When to Travel So You Avoid Thanksgiving Traffic, According to Google Maps Data

Thanksgiving traffic near Los Angeles in 2010.

Photo by Kevork Djansezian/Getty Images

The worst thing about driving around Thanksgiving is that it feels like no matter when you pick to make your move, it’s always wrong. Left Wednesday night? You should have gone Thursday morning. Tried to sneak out on Tuesday? Wednesday before 2 p.m. would have been better. Now, since Google has so much access to maps and traffic data, the company is trying to help you learn from the country’s collective mistakes. It combed through information about 21 cities around the country to give you a sense of when to hit the road.

Google found that in general the worst traffic day of the whole Thanksgiving week is Wednesday. In Boston the worst day is Tuesday (everyone must be trying to outsmart each other by leaving early), and in Honolulu, Providence, and San Francisco the heaviest traffic comes on Saturday. Google points out that if you have to travel on Wednesday, there’s the most congestion between 3 and 5 p.m., so you should try to go earlier or later.

Wednesday is always kind of a disaster traffic-wise.

Image from Google

The company found that if you’re trying to be sneaky by traveling on Thanksgiving Day itself, you’re actually making a good call. Google Maps and Traffic data shows that Thursday has the least traffic of any day in the Thanksgiving week, especially if you drive before noon or after 2 p.m. In terms of going home at the end of the holiday, you might think that Sunday would be the worst option because everyone has to leave at once, but Google found that Sunday traffic is actually lighter than Saturday’s.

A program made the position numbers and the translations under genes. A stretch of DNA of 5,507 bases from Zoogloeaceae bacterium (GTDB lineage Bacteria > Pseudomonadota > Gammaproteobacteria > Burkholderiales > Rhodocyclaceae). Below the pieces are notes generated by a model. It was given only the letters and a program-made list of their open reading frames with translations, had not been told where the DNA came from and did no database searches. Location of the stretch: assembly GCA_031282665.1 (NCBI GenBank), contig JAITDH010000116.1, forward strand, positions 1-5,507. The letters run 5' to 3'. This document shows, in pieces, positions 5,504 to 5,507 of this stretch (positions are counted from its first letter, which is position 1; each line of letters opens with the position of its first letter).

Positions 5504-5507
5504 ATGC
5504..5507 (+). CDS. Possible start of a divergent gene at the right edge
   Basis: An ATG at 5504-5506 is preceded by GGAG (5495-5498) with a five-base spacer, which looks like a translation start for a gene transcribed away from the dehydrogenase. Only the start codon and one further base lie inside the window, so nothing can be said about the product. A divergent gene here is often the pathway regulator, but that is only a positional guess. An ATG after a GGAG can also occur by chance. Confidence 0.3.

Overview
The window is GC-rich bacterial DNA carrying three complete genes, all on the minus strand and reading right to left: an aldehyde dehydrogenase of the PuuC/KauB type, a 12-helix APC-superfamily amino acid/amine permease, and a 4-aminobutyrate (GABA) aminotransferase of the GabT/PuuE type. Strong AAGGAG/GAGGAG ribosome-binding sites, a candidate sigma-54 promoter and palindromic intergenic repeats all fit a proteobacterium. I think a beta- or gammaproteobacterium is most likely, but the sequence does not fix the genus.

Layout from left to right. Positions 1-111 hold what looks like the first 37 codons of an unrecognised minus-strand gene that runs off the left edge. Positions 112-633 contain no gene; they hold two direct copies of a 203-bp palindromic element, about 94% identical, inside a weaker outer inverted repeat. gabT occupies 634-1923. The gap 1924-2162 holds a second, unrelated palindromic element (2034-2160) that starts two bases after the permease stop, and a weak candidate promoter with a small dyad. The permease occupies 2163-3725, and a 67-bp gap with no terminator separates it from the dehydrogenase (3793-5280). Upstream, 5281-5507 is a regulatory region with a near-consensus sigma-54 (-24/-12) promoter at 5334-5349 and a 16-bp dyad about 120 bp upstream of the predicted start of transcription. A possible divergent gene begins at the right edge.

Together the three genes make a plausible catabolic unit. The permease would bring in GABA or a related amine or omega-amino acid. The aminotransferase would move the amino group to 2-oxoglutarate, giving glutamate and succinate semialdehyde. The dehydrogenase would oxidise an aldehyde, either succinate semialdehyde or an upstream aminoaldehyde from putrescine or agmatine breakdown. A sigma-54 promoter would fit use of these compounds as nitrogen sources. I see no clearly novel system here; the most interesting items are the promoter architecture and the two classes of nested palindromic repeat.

It’s great that Google analyzed its traffic data to put these tips together, but a word of caution: The whole project could backfire if everyone takes the advice to heart and starts traveling when Google recommends. You just can’t win.

It’s not all bad news, though! Google says that in Boston, Dallas, Honolulu, Los Angeles, Pittsburgh, and Providence, traffic delays actually improved between 2012 and 2013. In general, Philadelphia, Austin, and Washington, D.C., are the top three cities that are most impacted by Thanksgiving traffic. Providence, Boston, and Denver were on the bottom of the list, and cities like Los Angeles and Tampa came in in the middle.

The top three places people search for on Google Maps the day before Thanksgiving are “ham shop,” “pie shop,” and “liquor store.” Last-minute stops are understandable, but what’s a ham shop?